Great short reads from lady authors you can find online

You might already know this, but maybe you forgot: The internet is filled with some really awesome stuff, and I am not just talking about all the cute animal videos. Believe or not, somewhere among all the cat gifs and world’s funniest vines, there’s some classic reading for you to tap into. From contemporary stunners like Zadie Smith and Jhumpa Lahiri to awesome classics, the internet can provide access to the latest and greatest as well as some lasting and treasured reads. Sites like Project Gutenberg and online magazines like The New Yorker make it possible to read, download, and share hundreds and thousands of short fiction pieces as well as incredible novels.

Much as I love IRL books—the crinkly paper, that lovely smell, the turning of the pages, these details all add to the experience of reading—there’s something so amazing about having all this literature available online. So curl up with one of these short works of fiction by an awesome woman. We promise they’re not TL;DR.

The Yellow Wallpaper by Charlotte Perkins Gilman (1892)

Why you should read it: If you aren’t already familiar this classic American literary short, you need to read it. It makes some acute observations of the patriarchy, the treatment of female mental and physical health, and at the time in which it was published (1892) it was quite a radical text. Today, it is known as one of the first pieces of American feminist writing. In the form of journal entries, the narrative captures a woman’s mental decay from sitting in a room and staring at the wallpaper. It chronicles her eventual diagnosis with a common female illness –  hysteria. What really happens in this tale is that our protagonist is trapped in the confines of domesticity and marriage, and in this stasis her thoughts begin to stagnate. You’ll be fascinated and it won’t take you long to get through it either. Read it at Project Gutenberg or the illustrated PDF version here.

Where are you Going, Where have you Been? by Joyce Carol Oates (1966)

Why you should read it: It will haunt you. I’ve read this story so many times and it still gives me chills. I don’t want to spoil too much but in it a young woman experiences a strange encounter with a very creepy man and has to make a choice to protect her family. It gave me some Southern Goth vibes when I first read it, maybe 3 odd years ago. It’s strange and complicated and will make you think and feel a lot, like most of Joyce Carol Oates’ writing!


Why you should read it: It will take you about 4 mins to read (if that) but will stay with you for weeks (probably longer). This one is incredibly short and fast-paced but also deeply poignant. It is more of a prose poem than a short story. It takes the form of a stream of consciousness laundry list of how-to’s from a mother to her daughter.  These how to’s include anything from how to avoid becoming a slut to how to prepare the bread pudding.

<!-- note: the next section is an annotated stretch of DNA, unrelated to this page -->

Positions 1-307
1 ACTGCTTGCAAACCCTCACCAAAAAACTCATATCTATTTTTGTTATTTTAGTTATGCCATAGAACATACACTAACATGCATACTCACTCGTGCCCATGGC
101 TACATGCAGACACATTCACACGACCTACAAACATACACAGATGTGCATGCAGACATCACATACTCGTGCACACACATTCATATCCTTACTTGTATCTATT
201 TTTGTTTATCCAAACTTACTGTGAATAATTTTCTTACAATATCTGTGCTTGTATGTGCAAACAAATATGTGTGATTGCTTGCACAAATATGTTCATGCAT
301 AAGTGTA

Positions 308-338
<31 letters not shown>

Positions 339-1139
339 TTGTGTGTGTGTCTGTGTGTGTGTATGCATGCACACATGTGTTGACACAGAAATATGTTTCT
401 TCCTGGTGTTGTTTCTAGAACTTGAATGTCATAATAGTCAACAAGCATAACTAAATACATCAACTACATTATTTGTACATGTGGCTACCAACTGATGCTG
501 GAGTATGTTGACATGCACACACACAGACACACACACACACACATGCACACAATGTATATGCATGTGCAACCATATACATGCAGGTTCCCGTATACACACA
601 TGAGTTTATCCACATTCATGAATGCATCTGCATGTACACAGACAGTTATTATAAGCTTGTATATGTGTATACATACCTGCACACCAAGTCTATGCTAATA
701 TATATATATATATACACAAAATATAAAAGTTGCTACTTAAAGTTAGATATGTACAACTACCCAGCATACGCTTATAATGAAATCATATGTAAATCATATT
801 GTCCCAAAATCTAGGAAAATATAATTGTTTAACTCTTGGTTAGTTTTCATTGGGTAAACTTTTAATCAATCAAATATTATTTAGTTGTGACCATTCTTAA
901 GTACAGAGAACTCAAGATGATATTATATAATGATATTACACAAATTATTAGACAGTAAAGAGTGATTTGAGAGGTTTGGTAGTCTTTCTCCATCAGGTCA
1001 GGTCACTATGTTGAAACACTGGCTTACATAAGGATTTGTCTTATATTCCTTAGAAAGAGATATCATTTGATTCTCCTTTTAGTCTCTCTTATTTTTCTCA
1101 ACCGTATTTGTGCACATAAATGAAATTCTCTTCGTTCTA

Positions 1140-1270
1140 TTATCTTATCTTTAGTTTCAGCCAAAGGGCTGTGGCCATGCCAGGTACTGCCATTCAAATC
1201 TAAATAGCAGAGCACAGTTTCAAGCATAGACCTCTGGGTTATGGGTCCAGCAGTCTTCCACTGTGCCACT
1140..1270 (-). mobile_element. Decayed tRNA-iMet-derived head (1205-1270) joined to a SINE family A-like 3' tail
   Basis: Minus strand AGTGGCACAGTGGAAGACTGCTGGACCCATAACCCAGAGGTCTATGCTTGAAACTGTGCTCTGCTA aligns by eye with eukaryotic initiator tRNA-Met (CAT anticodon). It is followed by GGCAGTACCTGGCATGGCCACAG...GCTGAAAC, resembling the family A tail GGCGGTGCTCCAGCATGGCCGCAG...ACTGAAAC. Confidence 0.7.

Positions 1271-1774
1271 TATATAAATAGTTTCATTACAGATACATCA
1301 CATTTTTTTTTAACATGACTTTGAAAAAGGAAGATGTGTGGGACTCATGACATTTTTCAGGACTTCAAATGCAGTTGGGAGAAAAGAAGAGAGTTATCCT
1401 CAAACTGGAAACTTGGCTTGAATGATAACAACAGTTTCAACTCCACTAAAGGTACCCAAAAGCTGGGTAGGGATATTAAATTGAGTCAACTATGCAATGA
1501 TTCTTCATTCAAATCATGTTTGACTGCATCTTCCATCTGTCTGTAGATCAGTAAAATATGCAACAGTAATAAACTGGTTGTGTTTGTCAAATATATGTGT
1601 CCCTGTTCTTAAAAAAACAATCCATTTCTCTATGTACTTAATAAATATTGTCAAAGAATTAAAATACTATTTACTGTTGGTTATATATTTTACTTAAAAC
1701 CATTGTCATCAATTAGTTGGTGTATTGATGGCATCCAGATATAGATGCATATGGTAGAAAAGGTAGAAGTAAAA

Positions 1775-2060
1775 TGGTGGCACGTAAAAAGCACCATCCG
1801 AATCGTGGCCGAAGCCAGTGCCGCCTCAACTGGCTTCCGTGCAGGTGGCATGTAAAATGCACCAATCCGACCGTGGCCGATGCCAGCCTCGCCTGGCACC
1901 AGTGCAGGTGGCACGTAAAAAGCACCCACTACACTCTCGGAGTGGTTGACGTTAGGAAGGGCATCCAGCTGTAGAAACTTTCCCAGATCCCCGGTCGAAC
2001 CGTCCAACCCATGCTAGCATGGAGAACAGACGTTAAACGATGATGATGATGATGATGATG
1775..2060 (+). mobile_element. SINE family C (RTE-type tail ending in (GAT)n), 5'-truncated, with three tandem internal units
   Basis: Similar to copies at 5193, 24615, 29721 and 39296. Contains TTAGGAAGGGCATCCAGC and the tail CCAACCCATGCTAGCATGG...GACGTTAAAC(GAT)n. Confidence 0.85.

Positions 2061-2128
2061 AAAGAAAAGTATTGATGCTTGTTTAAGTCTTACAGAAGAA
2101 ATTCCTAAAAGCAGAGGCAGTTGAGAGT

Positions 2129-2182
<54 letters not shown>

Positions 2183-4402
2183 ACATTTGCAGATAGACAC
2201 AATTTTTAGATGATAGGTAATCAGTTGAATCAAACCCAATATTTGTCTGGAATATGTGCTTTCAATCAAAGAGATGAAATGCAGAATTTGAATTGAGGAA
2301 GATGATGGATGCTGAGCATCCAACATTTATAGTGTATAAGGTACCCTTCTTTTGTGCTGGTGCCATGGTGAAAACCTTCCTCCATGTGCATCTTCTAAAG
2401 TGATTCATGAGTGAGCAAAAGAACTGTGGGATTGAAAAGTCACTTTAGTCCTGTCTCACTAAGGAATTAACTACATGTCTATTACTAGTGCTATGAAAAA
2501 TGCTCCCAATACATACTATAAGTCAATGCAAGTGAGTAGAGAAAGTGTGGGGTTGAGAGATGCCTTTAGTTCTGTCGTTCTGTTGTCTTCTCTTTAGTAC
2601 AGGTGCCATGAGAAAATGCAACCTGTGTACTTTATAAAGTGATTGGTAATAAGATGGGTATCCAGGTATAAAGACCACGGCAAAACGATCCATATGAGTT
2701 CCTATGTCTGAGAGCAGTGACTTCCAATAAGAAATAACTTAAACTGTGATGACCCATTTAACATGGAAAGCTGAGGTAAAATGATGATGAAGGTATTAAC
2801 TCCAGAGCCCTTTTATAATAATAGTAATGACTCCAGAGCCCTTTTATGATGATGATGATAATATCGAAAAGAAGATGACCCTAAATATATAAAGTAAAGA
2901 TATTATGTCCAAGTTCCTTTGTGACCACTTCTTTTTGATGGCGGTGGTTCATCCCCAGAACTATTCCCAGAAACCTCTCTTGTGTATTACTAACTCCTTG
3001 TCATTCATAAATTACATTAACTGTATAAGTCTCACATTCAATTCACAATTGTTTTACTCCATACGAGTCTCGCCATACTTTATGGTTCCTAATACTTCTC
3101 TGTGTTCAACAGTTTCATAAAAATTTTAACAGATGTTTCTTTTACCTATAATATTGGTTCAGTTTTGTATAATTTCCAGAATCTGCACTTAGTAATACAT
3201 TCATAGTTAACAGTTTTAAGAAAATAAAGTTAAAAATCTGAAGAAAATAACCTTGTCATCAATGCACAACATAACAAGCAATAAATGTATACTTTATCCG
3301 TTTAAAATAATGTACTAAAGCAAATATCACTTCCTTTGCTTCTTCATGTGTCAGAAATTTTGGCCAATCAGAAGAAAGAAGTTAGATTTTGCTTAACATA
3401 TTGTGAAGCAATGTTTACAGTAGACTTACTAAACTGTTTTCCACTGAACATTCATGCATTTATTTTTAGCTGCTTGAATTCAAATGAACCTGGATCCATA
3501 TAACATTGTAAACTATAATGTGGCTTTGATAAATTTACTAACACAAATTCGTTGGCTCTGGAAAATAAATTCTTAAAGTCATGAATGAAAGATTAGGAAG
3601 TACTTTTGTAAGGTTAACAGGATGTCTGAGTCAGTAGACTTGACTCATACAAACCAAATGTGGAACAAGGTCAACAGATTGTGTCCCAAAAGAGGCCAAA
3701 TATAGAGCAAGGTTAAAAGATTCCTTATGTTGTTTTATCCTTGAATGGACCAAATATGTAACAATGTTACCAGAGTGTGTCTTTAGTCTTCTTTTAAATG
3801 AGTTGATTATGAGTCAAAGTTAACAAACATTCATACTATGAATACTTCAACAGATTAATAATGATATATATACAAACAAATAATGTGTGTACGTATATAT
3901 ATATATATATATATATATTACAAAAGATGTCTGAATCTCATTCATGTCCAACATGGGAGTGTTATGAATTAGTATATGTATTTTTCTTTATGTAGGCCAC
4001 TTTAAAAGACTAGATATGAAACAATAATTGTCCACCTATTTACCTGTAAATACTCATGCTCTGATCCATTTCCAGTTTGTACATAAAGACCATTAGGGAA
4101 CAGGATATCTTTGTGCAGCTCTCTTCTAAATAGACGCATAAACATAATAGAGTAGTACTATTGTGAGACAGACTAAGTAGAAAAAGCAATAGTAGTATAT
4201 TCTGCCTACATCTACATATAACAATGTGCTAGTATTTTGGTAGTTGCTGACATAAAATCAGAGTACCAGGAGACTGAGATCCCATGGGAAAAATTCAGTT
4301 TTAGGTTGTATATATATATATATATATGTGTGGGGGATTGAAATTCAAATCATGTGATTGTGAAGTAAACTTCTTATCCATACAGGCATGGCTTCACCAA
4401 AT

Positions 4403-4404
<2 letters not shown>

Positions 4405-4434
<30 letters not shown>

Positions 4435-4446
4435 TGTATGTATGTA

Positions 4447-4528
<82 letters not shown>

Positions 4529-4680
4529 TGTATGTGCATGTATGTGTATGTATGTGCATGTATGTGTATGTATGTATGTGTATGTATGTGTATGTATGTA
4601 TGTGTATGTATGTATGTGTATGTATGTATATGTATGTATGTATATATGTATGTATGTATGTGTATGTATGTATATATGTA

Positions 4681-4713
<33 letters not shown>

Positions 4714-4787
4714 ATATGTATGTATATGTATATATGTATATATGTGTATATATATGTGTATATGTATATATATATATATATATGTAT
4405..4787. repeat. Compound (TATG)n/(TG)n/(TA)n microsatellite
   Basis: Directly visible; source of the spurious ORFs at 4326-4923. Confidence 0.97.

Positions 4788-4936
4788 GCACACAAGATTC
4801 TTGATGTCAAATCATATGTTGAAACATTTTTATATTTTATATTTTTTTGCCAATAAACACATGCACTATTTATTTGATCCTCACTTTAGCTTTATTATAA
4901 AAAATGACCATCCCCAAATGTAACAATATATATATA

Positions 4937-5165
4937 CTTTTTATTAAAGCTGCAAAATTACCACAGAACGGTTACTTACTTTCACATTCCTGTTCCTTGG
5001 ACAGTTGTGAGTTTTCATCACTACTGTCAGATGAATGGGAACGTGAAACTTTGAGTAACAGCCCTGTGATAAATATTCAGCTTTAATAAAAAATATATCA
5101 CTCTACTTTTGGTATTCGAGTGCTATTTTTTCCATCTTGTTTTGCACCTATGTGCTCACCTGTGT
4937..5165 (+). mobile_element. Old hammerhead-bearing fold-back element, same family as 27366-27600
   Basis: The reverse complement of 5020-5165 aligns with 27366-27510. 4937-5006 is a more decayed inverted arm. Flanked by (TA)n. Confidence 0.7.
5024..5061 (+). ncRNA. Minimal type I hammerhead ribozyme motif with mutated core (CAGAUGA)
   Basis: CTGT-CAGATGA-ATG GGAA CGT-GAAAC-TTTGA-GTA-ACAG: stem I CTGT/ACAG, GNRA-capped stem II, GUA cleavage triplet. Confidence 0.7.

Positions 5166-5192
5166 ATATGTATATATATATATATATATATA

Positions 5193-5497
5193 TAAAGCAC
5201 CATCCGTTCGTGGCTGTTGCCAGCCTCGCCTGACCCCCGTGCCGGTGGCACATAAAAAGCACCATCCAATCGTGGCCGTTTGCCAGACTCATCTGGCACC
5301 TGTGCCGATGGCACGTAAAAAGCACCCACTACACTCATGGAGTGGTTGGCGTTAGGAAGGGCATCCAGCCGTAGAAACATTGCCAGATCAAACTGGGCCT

Rice by Jhumpa Lahiri (2009)

Why you should read it: It is a simple story, but a good gateway into reading more Lahiri (which you should)! Like many of Lahiri’s other stories, “Rice” takes a seemingly insignificant act, cooking rice, and exposes the power and significance it has for the narrator. In “Rice,” the narrator describes her father’s process of cooking a very special Bengali rice dish called pulao, and by cataloguing both the procedure behind the meal and the times for which the father prepared it, the narrator reveals beauty and deeper meaning of the rice for her and her family. You can also read more stories like this one in her magnificent short story collection entitled, The Interpreter of Maladies.

Birdsong by Chimamanda Ngozi Adichie (2010)

Why you should read it: First of all, Chimamanda Ngozi Adichie was recently included in Time – 100 Most Influential People – so you should definitely read her work. But also, this story is a first person narrative which follows a young woman’s affair with a married man in Lagos. What is striking about this piece and much of Adichie’s writing is the way she uses language, there are many details she tucks into this somewhat cliched story and she does so with brilliant phrases that will leave you thirsty for more of her words. Finally, the story’s narrator makes several small but great choices in the story, and ultimately, it is a story about empowering oneself and discerning what is best for oneself and stories like that are always must reads.